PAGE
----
Films based on games are generally shit. There’s no denying it. On this week’s FRIDAY FEELING, we take at the most rotten; the ones that your eyeballs and brain will never forgive you for watching. For a bit of balance, we’ll throw in the very, erm, “best” too. Read on, brave soul…
Street Fighter – 1994. IMDB: 3.5
Before I talk about Street Fighter, an admission. This feature could easily be “Uwe Boll Makes Awful Films Based On Films“. Not on my watch. Critising Uwe Boll would be like shooting fish that can’t swim in a tiny barrel with a rocket launcher. All of his films are terrible. Instead, I’ve looked into the corners of my memory reserved for things I’d rather forget to bring you these nuggets of shat. Starting with 1994’s Street Fighter. Making a movie based on a fighting game is an odd move to start with but populating it with Z list actors, Jean-Claude Van Damme as American soldier Guile and Kylie Minogue should speak volumes about it. Not even the usually brilliant (and sadly departed) Raul Julia can save this smoldering , hideous mistake. Here’s how bad it is: In the final scene of the “film”, all the characters take part in a real-life recreation of an animation from the video game. All the characters are on-screen at the same time and do their “win” animation. For no reason.
Super Mario Bros – 1993. IMDB: 3.8
As “research” for this very feature, I rewatched this piece of “entertainment” to see if it really is as bad as people say. It isn’t. It’s MUCH WORSE. It’s strange just how wrong this film is; featuring actors such as Bob Hoskins, Dennis Hopper, John Leguizamo, Fisher Stevens and Lance Henriksen, the film also had the (reportedly) heavy involvement of Mario creator Shigeru Miyamoto. The ingredients for something special are all there. Unfortunately, the ingredients were all past their sell-by-date and the chef was the work experience boy; a clusterfuck of a film resulting in something that isn’t even ironically bad. It’s just BAD. The first Hollywood film based on a video game, according to “Spy” magazine the film was rewritten on a daily basis, leading to the actors to ignore the rewrites and work on the fly. In his autobiography, Leguizamo states that he and Hoskins (Mario and Luigi), knowing that the film was going to be awful and hating the experience of working on it, resorting to drinking on set to pass the time! Hoskins, who didn’t even realise it was based on a game when signing on for it, has gone on to say Super Mario Bros is the worse thing he ever did. He isn’t wrong.
Silent Hill Revelations 3D – 2012. IMDB: 5.0
I have a confession to make. I know this film, the kind of sequel to the very decent Silent Hill, is a poor film. I know it, but I have a soft spot for it, in a ‘so bad, it’s good’ kind of way. Where it’s predecessor nailed the survival horror and surreal tone of the games and brought something new to the series, Revelations doesn’t. No-one seems to be acting in the same kind of film here, Sean Bean and Kit Harrington (in a Game Of Thrones reunion) go through the motions, seemingly confused by proceedings; where Carrie-Ann Moss seems to think she’s landed a part in Macbeth. Loosely based on Silent Hill 3, the film is fascinating as you can’t quite believe what you’re seeing. A disappointment coming off its stronger predecessor and a missed opportunity.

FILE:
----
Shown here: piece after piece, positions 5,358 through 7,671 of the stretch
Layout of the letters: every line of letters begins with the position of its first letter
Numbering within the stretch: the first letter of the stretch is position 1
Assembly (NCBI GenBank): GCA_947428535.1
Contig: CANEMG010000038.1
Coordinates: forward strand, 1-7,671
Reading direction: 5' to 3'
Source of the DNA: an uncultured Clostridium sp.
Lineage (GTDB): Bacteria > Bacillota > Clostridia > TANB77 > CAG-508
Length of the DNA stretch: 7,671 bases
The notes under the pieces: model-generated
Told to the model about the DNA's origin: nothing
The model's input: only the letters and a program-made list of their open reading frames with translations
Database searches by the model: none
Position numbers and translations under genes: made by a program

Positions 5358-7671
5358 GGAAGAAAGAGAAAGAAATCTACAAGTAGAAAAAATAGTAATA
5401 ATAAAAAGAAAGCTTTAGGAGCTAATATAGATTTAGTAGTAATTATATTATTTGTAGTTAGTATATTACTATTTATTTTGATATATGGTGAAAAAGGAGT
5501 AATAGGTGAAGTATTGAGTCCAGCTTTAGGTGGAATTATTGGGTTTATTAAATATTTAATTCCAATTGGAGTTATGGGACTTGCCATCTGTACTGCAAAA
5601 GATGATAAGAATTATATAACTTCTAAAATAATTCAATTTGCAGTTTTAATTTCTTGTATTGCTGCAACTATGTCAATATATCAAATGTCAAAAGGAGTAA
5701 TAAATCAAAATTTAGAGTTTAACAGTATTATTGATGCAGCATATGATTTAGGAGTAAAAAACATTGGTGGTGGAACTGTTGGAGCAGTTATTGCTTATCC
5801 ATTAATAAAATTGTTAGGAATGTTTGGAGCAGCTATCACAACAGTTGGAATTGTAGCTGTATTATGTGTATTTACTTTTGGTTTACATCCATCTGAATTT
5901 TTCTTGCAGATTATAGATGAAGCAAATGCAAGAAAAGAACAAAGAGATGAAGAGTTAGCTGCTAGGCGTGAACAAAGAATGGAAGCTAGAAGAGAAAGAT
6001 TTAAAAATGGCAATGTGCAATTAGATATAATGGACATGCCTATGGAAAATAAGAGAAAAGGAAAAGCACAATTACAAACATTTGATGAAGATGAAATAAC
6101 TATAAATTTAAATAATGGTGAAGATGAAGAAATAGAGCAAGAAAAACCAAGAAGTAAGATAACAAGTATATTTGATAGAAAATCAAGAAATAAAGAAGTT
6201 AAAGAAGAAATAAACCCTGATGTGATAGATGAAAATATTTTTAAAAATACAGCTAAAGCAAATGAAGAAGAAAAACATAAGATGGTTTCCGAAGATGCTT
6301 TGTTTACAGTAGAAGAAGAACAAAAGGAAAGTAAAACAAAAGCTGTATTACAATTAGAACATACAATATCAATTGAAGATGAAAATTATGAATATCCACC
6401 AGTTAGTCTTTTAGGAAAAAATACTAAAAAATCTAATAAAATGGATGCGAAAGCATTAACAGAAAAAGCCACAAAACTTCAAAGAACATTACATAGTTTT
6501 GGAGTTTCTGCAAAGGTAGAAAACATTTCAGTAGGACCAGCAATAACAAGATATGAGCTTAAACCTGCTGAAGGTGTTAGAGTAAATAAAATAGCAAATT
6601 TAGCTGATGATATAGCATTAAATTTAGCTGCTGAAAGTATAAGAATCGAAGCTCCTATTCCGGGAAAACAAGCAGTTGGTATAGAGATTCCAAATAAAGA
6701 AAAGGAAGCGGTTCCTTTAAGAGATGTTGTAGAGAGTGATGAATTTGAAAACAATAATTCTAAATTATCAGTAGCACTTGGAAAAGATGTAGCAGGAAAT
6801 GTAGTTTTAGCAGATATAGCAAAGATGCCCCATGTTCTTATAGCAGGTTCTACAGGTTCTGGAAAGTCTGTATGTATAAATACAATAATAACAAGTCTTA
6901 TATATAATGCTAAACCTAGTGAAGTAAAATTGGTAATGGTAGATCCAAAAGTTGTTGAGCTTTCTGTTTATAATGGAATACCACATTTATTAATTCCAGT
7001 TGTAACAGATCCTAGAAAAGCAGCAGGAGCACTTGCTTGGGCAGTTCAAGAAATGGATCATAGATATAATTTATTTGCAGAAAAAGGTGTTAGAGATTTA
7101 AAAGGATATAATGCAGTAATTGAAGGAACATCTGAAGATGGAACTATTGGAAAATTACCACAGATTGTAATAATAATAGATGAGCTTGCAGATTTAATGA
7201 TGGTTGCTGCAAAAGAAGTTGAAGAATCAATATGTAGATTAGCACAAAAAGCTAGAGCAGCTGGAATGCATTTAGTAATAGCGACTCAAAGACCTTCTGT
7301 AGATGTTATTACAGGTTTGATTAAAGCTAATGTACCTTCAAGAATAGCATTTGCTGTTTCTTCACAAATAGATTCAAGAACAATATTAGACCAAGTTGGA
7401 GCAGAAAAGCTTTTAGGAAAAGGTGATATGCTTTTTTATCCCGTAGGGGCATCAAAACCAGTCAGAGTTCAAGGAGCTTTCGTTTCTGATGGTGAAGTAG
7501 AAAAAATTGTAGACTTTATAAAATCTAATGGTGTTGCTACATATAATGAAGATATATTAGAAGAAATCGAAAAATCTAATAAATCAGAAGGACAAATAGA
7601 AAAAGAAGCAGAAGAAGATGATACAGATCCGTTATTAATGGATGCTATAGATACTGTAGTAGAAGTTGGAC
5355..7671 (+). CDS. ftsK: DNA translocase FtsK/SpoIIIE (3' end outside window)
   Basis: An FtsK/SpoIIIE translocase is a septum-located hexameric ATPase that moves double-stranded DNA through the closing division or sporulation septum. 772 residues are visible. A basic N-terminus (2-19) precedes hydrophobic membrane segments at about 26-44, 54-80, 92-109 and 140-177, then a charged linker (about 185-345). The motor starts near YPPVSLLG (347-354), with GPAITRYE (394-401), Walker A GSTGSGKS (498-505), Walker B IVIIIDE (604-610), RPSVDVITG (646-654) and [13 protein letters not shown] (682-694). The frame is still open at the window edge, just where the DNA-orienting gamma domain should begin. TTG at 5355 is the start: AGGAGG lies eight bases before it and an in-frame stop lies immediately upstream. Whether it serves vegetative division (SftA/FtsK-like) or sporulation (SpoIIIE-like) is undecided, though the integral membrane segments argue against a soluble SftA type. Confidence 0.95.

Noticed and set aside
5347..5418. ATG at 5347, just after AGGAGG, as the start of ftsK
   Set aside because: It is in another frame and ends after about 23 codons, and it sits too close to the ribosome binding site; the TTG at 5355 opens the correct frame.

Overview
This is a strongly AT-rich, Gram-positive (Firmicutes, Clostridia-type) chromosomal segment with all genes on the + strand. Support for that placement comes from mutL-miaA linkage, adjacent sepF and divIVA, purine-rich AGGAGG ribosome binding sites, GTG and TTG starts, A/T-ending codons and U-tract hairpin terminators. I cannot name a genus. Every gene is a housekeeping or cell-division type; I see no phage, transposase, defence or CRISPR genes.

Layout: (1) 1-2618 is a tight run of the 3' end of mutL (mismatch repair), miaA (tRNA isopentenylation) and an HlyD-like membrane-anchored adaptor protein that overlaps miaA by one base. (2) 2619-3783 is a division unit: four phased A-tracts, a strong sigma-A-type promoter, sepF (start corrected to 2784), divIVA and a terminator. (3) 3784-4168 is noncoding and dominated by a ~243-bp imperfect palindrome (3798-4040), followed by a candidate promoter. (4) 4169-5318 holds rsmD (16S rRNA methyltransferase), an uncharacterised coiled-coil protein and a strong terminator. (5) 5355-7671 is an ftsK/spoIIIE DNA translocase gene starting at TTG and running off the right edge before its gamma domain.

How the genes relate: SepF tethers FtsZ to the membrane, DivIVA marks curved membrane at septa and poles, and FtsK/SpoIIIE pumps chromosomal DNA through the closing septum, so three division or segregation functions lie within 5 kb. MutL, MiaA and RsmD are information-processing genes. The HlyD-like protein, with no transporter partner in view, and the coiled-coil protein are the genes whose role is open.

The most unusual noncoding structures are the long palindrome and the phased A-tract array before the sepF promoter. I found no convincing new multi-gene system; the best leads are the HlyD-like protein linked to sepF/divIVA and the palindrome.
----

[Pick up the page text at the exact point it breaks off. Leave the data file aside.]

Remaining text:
DOA: Dead or Alive – 2006. IMDB: 4.7
Another film based on a beat ’em up, with similar results. Dead Or Alive, the game, has been accused of putting titillation above gameplay. DOA: Dead or Alive the film concerns itself with titillation only. “Stars” Holly Valance, Jamie Pressly and Devon Aoki spend the majority of the running time wearing bikinis (or less), and, midway through and for no reason I can discover, the film breaks down into an extremely sweaty and embarrassing volley ball game. Possibly because the film is painfully shite.
What about the “best”?
Mortal Kombat – 1995. IMDB: 5.6
This is a perfectly entertaining film. Taking the flimsiest of setups, Mortal Kombat does a good job of putting its own spin on the series. Containing excellent fight choreography and soundtrack from Orbital, MK also boasts a delightfully bizarre turn from LFG favourite Christopher Lambert as Raiden. By no way a perfect film, Mortal Kombat deserves better than it’s 5.6 IMDB score and is head and shoulders better than most video-game adaptations – including its shockingly painful sequel, Annihilation.
Silent Hill – 2006. IMDB: 6.5
Silent Hill is easily the best film based on a video game, no doubt. The fact that it’s quite an average and by the numbers horror film is quite damning for the entire sub-genre, but there you go. What Silent Hill gets right is this: there’s a genuine love and interest in the source material here; you can see it pouring from each set and every frame. Crucially though, the film makers do their own thing with it, taking elements from the stronger games in the series and weaving their own tale. The less said about Sean Bean’s awful American accent, the better.
So, as you can see – there’s much, MUCH more bad than good. Here at LFG, we believe TV series are the way to go for videogame adaptations – could you imagine a Netflix or HBO backed Fallout, Elder Scrolls, Mass Effect or Silent Hill TV series? With Microsoft’s TV plans for Xbox One, with a Spielberg backed Halo TV series on the way, maybe we’ll see the like of these soon.
– Dave Green. Follow him on Twitter @davidpgreen83